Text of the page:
Q&A with Helen Borten
Helen Borten, creator of books such as Do You See What I See? and Do You Hear What I Hear? was kind enough to answer a few questions about her methods and inspirations.
Did you set out to create concept books deliberately, or did you start with some observations and then develop the content from there? I set out to write one book. My training was in art and, at the time, my primary interest was in illustration. As an illustrator I had already won acclaim and for my first children’s book as author I was searching for an idea that would give widest scope to what I liked to do. Storybooks do not allow the kind of variety I was after, one must draw the same characters over and over. I hit on a concept taught to me by an art teacher before I was in my teens. Do You See What I See? was the result and an instant hit with buyers and critics – and my publishers wanted more! So the idea of a series was born.
When you are working on a manuscript, do you work on the text separately from the illustrations, or both at the same time? (Obviously you would be doing rough sketches and then go back to do the finished artwork later. But do you sketch as you work on the rough draft of the text?) The text always came first and not until it was completed did I even think of the illustrations.
What process did you use to make the printed part of the illustrations? (blocks, screen printing, etc.) The first two in the series were done as monotypes – prints taken from painted glass – with acetate overlays for solids (as opposed to the texture of prints). In later books I added collage to the mix.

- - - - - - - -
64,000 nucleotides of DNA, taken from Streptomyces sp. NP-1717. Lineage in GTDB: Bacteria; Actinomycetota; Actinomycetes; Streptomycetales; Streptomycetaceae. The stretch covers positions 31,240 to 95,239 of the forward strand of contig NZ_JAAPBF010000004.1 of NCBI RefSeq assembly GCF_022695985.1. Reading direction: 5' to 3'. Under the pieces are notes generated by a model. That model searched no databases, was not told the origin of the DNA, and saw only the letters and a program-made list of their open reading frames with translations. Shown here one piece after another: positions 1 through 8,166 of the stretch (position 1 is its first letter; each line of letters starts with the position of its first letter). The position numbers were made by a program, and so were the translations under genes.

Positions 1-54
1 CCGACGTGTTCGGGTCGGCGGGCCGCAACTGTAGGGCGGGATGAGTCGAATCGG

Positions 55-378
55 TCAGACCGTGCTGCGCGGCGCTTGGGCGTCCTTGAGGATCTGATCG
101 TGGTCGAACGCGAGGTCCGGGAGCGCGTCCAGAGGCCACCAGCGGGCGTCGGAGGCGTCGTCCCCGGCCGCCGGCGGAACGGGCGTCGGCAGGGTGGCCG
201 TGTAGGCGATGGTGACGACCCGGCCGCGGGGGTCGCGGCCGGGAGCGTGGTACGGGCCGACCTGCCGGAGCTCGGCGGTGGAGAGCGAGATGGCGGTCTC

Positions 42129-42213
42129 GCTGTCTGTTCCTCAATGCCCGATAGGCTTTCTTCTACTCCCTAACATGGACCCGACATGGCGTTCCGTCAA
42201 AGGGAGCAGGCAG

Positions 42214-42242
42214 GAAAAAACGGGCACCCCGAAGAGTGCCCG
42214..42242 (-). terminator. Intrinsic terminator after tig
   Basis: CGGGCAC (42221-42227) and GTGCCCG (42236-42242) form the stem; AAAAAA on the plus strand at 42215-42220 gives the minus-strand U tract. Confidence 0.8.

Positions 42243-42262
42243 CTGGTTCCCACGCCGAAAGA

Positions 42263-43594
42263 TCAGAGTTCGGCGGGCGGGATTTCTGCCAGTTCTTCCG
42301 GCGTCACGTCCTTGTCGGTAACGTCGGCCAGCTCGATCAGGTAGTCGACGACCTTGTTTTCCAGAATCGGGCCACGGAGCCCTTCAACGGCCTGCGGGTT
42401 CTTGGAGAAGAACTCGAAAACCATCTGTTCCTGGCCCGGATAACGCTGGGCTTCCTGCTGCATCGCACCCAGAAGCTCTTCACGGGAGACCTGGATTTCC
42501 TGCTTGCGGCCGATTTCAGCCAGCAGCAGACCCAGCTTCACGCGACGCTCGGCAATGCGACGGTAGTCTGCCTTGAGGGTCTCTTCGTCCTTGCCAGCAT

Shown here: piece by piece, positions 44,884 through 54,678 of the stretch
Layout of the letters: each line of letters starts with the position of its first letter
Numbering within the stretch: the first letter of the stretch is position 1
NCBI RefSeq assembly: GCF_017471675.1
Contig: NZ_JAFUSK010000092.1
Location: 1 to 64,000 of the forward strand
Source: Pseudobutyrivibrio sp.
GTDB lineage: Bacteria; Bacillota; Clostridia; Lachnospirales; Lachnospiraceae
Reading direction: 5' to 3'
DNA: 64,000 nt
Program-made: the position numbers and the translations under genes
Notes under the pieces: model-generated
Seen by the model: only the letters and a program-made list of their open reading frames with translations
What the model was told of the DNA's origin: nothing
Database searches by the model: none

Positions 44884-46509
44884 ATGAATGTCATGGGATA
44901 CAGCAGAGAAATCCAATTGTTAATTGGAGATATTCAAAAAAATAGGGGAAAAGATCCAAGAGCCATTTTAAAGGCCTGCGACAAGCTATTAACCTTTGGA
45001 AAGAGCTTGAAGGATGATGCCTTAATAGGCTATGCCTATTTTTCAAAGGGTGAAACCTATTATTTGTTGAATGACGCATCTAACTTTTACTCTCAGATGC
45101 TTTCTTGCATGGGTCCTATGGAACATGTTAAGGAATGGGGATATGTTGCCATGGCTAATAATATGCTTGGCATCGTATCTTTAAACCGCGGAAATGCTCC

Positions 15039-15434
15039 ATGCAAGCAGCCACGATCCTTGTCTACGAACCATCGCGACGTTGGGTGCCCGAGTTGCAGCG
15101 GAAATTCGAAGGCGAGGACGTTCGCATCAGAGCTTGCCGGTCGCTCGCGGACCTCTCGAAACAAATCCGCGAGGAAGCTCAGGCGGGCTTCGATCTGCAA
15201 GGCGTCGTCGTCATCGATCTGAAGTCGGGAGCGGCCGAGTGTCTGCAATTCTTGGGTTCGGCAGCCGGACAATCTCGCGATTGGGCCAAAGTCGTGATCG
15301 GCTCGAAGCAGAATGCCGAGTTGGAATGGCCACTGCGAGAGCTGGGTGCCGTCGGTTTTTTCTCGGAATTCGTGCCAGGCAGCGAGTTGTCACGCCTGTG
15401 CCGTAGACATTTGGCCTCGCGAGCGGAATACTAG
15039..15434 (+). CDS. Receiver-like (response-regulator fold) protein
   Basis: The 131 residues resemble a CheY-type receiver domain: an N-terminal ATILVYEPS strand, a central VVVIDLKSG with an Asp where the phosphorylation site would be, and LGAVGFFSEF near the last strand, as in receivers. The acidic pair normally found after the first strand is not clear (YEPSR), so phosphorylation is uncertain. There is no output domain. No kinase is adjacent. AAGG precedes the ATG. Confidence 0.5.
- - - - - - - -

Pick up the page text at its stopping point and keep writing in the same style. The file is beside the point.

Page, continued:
Were you limited on the number of colors you could use? Yes. All of the books were limited to 4 colors (including black as one).
Did you conduct any research on the topics, or were the books written from within your own experience? No research. Just the mixture of logic, experience, invention and imagination we call thinking!
What sort of books did you enjoy when you were a child? What were your favorites - titles or authors? Before I could read I was rarely read to and remember no titles from those years. My reading life began with fairy tales. I was passionate about fairy tales, mad about the Brothers Grimm and Hans Christian Andersen, I gobbled up the Red and Yellow and Blue
and whatever-other-color Book of Fairy Tales until there were no more on the shelves of the library.
What advice do you have for young readers who are interested in being authors or illustrators when they grow up? Alas, I have no advice – except keep on reading, writing and drawing and your own self will tell you what to do!